Conducted by the University of California’s David Broockman and University of Michigan’s Christopher Skovron, the survey of nearly 2,000 legislators from across America documents politicians’ perceptions of their constituents’ views on hot-button issues like universal health care and same-sex marriage. It then compares those perceptions with constituents’ actual views.
The juxtaposition reveals a jarring truth: Both Republican and Democratic lawmakers hugely overestimate the conservatism of the very people they are supposed to represent. In all, the report finds that “conservative politicians systematically believe their constituents are more conservative than they actually are by over 20 percentage points, while liberal politicians also typically overestimate their constituents’ conservatism by several percentage points.” Ultimately, that has resulted in a political system inherently hostile to mainstream proposals and utterly unrepresentative of public opinion.
Citing “Richard Nixon’s pronouncement that a ‘silent majority’ of Americans backed his policies” and “Sarah Palin’s suggestion that a latent ‘real America’ supported her,” the researchers correctly note that there remains “a folk theory among conservative politicians that the American public is considerably more conservative than it seems at face value.”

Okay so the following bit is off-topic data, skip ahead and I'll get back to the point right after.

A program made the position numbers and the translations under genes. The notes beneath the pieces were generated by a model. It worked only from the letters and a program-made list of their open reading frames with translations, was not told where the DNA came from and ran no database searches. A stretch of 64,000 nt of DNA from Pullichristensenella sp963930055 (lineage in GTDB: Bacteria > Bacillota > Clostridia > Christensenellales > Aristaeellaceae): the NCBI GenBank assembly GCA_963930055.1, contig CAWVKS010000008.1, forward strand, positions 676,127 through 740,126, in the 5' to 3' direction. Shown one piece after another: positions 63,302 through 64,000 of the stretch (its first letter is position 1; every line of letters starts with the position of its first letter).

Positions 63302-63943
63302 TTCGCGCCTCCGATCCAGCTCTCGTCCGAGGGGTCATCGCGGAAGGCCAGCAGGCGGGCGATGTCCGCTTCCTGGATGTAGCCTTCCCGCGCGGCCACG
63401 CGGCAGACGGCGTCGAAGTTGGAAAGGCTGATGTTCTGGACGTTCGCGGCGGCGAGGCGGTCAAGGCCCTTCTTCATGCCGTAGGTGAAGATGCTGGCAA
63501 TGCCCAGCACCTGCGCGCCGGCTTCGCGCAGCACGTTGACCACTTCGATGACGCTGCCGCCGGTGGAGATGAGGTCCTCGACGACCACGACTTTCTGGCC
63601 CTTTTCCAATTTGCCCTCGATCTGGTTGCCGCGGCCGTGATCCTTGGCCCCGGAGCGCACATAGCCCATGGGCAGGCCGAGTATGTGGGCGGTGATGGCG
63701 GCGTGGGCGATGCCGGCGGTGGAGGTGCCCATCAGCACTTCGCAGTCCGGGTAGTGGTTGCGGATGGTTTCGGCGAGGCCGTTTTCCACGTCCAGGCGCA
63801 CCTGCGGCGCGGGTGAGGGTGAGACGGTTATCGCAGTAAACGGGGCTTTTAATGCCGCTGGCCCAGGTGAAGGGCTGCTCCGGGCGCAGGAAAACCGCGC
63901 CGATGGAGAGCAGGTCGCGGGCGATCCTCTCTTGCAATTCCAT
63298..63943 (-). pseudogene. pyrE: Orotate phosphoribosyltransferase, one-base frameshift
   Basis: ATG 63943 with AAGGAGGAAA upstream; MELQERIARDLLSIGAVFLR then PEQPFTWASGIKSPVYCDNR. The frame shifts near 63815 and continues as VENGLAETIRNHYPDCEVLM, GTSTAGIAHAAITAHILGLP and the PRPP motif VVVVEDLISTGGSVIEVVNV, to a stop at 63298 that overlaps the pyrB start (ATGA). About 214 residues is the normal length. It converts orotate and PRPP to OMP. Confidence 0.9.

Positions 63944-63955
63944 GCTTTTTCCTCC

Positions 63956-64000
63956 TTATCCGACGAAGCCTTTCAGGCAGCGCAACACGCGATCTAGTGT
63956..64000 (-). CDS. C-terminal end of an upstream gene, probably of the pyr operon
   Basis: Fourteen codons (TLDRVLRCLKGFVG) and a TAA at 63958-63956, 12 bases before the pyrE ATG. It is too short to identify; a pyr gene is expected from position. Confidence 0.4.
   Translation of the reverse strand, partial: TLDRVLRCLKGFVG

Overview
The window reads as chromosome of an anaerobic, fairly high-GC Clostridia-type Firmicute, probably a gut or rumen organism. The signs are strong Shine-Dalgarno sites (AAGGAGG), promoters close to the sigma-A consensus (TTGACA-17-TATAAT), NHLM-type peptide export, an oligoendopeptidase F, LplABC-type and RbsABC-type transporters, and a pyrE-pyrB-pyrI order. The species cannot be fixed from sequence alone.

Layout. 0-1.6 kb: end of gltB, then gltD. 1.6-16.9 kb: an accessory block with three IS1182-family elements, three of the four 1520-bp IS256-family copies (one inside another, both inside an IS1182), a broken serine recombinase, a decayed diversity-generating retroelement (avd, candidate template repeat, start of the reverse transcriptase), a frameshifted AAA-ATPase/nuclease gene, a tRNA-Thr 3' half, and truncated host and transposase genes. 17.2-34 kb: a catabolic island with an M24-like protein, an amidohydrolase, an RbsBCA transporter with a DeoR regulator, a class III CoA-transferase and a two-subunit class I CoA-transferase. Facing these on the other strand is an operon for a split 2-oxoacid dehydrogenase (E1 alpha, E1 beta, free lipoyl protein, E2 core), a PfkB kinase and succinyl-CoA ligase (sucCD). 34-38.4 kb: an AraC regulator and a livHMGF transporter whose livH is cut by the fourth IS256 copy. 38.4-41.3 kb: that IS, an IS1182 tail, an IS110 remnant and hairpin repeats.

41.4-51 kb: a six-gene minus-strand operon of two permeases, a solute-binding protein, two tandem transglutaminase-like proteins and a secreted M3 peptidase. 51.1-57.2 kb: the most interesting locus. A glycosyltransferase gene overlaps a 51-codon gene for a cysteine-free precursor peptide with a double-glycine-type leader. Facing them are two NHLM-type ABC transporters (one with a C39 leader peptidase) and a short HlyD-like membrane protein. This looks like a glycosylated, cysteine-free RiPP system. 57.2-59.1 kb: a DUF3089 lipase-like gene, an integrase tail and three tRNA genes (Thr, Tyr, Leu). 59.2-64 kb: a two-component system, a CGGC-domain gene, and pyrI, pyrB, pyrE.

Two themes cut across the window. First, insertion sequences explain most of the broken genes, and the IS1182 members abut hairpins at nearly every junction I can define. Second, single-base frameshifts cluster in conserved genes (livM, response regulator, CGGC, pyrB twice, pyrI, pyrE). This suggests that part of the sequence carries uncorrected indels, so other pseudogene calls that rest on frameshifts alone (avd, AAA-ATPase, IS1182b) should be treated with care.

There is also the fact that in the age of money-dominated politics, many professional lawmakers do not come from the ranks of the commoner—instead, more and more are wealthy upper-crusters whose cloistered upbringing inside gated communities leaves them wholly unfamiliar with their constituencies.
Such isolation is then exacerbated during their time in office. Ensconced in a bubble of conservative-minded corporate lobbyists and mega-donors, they come to wrongly assume that what passes for a mainstream position in that bubble somehow represents a consensus position in the larger world.
The transformation of the Liberal Party to Conservative-Lite and the metamorphosis of the New Democrats into Latter-Day-Liberal centrists, all within the bubble of a wobbly petro-state, would seem to suggest a similar susceptibility to the myth of public conservatism. Harper openly set out to drag Canada's political centre far to the right and, in achieving his prime objective, the Liberals and New Democrats have been his dutiful handmaidens. Sadly, we may have to wait for a new post-Mulcair/post-Trudeau generation of leader before we will find anyone with the courage to even Canada's political keel.